Edited by Charlie Karlsson, Börje Johansson and Roger R. Stough
Edited by Charlie Karlsson, Börje Johansson, Kiyoshi Kobayashi and Roger R. Stough
Myths, Visions and Realities
Edited by Marina van Geenhuizen and Peter Nijkamp
Edited by Jordi Suriñach, Rosina Moreno and Esther Vayá
Edited by Philip Cooke, Mario Davide Parrilli and José Luis Curbelo
Spatial Dynamics in the Urban Century
Edited by Karima Kourtit, Peter Nijkamp and Roger R. Stough
Jana Schmutzler, Marcela Suarez, Alexandra Tsvetkova and Alessandra Faggian
This introductory chapter synthesizes the arguments presented by the book contributors and argues that a broad definition of innovation systems is appropriate in the context of developing and transition countries. By weaving in specific examples from the chapters, the introduction demonstrates the importance of a context-specific approach that takes into account sociocultural context, macroeconomic structures and institutions. Taken as a whole, the book shows how the system level of National Innovation Systems (NIS) influences the way firms and other actors build up competences and learn, while the outcomes of interactions among these actors at the micro level shape the NIS environment.
Miklos Lukacs de Pereny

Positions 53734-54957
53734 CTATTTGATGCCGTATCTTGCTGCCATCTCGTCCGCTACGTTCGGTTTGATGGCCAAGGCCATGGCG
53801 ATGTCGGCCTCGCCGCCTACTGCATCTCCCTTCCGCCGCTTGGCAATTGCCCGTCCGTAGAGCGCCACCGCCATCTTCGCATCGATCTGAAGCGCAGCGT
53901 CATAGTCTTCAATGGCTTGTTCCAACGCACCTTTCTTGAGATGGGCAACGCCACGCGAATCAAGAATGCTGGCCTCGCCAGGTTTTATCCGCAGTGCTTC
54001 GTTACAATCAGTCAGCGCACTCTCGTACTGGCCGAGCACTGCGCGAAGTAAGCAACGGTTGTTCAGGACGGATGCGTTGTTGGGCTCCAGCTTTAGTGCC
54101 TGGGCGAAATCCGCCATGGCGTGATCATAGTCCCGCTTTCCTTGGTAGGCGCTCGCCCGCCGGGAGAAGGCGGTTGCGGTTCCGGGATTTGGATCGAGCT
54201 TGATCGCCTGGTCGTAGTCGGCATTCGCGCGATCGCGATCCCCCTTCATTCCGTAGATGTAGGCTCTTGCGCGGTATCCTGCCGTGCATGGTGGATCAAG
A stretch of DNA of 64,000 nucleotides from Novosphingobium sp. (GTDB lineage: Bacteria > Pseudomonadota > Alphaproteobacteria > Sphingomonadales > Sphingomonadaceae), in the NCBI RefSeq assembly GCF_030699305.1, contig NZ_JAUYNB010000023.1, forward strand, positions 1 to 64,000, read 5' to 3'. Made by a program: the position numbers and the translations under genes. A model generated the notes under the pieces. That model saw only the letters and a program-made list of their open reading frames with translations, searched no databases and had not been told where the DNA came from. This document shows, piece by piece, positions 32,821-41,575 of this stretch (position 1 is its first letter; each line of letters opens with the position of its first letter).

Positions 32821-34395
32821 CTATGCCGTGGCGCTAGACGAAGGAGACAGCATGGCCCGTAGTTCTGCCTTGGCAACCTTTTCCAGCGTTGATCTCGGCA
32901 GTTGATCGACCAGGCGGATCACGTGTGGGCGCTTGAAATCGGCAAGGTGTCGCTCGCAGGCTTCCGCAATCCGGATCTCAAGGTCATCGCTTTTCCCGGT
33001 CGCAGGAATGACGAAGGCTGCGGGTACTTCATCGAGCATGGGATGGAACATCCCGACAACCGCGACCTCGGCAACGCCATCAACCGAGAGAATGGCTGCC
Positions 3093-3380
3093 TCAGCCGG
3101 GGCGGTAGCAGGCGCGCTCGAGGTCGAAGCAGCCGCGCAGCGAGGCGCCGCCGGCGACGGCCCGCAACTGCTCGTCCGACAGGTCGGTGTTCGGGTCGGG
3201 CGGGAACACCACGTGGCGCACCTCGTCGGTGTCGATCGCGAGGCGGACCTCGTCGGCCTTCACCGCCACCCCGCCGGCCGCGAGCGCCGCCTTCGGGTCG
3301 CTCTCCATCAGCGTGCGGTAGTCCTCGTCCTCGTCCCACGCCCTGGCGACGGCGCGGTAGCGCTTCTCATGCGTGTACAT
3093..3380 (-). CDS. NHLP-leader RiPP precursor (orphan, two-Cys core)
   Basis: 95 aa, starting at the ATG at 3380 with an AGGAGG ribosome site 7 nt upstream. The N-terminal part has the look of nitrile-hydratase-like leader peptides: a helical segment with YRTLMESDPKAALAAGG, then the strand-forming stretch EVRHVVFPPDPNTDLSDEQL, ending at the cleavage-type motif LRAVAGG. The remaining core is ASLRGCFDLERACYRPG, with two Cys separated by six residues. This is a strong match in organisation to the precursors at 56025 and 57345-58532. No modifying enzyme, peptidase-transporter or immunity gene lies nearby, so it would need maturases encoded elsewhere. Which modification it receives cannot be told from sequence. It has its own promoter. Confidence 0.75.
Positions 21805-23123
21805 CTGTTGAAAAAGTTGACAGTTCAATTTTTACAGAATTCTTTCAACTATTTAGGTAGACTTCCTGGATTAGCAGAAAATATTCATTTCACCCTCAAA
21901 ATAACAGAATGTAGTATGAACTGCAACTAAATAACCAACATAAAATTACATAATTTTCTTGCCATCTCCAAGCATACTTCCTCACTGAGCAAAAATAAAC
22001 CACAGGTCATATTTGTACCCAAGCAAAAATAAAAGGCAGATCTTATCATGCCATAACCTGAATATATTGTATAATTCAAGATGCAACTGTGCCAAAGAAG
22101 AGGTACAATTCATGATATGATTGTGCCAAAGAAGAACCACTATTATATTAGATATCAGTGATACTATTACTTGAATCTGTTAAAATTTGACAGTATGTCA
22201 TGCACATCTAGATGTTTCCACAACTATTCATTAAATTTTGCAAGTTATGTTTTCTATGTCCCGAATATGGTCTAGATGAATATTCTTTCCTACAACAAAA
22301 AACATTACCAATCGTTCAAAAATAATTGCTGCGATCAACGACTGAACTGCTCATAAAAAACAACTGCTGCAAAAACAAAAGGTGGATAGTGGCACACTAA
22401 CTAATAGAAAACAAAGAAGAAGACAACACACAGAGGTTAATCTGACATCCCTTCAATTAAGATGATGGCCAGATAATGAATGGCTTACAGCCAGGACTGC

Since the Industrial Revolution, developing countries have tried to catch up with those successful in making the transition from decreasing to increasing return economies. However, at the turn of the new millennium, industrialization has been replaced by the rationale of innovation. This paradigm shift is not alien to the Latin American governments that, during the past 15 years, have actively supported the creation of National Innovation Systems (NISs) to upgrade their technological and research and development capabilities. This chapter reviews the efforts undertaken by the Peruvian government. A historic-analytical assessment is provided for the 1968–2015 period to describe and explain the main institutional and organizational trajectories shaping Peru’s NIS construction. Special attention is paid to the political and economic contexts and transitions, which have limited NIS construction and governance. Conclusions show that although significant macroeconomic progress has been achieved since implementation of free market reforms in the 1990s, a healthy macroeconomic environment alone is an insufficient condition for setting up an integrated, coordinated and well-performing innovation system.